The real question about any war is whether that hell is necessary.
But the film barely touches on this.
The same logic applied in this film would also cause the filmmakers to be against WW2.
What made Vietnam different from WW2 for returning veterans was the public reaction. The kids who were wounded in WW2 came home to a hero's welcome and thus the feeling that they did what they had to do for the world. They were probably just as deeply damaged emotionally, but they had a societal support mechanism which reinforced the fact that they lost their legs for a reason. Vietnam was different. The same kids from Iowa, a generation later, came home to find out that they were considered baby-killers and imperialist puppets. Our great failing as a society was that we never found a way to honor the courage and sacrifice of our sons and brothers while we were condemning the war they fought in.
The film does have some value as a time capsule. At the time of the Vietnam War, Americans had a different attitude toward issues like woman's sexuality, female equality, disagreement with authority, etc. It is interesting for me to watch this film and be reminded about how there was once controversy about so many things we now take for granted. It is good to be reminded, for example, that women weren't supposed to be concerned about orgasms, and that Nixon used to keep an "enemies list", and that the FBI used to keep extensive files on people who disagreed with the administration.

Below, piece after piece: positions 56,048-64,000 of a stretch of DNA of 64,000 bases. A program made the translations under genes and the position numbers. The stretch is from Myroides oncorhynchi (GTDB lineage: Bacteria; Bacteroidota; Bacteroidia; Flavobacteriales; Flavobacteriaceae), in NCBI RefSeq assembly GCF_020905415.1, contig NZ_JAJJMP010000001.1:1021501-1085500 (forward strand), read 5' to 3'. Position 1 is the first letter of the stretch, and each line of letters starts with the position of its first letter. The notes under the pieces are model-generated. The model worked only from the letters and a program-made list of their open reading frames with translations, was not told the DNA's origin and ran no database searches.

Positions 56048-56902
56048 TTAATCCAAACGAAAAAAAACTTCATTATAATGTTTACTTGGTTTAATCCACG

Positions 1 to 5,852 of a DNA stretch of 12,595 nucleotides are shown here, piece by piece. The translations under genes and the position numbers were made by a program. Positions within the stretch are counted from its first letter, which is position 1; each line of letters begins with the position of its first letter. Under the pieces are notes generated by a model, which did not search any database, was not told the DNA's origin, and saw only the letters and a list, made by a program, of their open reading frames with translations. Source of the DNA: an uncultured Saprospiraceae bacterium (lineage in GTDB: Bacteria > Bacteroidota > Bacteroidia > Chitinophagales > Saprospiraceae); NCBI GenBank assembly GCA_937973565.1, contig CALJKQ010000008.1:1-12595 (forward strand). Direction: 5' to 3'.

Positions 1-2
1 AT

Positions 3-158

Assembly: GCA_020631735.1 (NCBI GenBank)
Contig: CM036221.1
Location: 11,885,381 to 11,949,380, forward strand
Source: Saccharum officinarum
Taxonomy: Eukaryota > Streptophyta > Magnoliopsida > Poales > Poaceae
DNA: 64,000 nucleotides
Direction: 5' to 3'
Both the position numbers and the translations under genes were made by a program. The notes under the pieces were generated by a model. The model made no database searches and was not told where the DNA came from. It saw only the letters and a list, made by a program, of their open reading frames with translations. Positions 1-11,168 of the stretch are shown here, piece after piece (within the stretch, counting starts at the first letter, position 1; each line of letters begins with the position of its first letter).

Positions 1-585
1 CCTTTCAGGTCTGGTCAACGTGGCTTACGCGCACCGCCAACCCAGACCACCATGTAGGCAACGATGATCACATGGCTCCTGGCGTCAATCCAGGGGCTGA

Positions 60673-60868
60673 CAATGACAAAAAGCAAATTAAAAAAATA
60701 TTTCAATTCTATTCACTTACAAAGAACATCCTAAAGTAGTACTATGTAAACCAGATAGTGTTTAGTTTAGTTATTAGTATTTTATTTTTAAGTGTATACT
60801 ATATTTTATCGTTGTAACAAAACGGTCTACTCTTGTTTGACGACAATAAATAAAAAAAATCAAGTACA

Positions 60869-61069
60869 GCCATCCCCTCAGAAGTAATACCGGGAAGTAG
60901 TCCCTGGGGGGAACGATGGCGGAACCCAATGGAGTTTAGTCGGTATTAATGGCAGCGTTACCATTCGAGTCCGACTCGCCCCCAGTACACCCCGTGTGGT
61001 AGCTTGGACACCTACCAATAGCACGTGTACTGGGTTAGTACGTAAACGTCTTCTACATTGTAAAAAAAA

But it isn't that realistic. Again, it is unrealistically one-sided.
I guess I thought that was a virtue when I was passionate about agreeing with that side. Now I just find it exaggerated and false.
|For example, the film laughably has two FBI agents assigned pretty much full-time to shadow Voight, a guy who has no public recognition like the Chicago 7, and is only a moderate dissenter by the standards of the time. In reality, the feds didn't have enough manpower to assign that kind of surveillance to Abbie Fuckin' Hoffman, who disappeared from under their noses, as you may remember. Given the fact that about half of the adults in the country were more radical than Voight, the FBI would have had to hire the other half and the children to keep tabs on them!||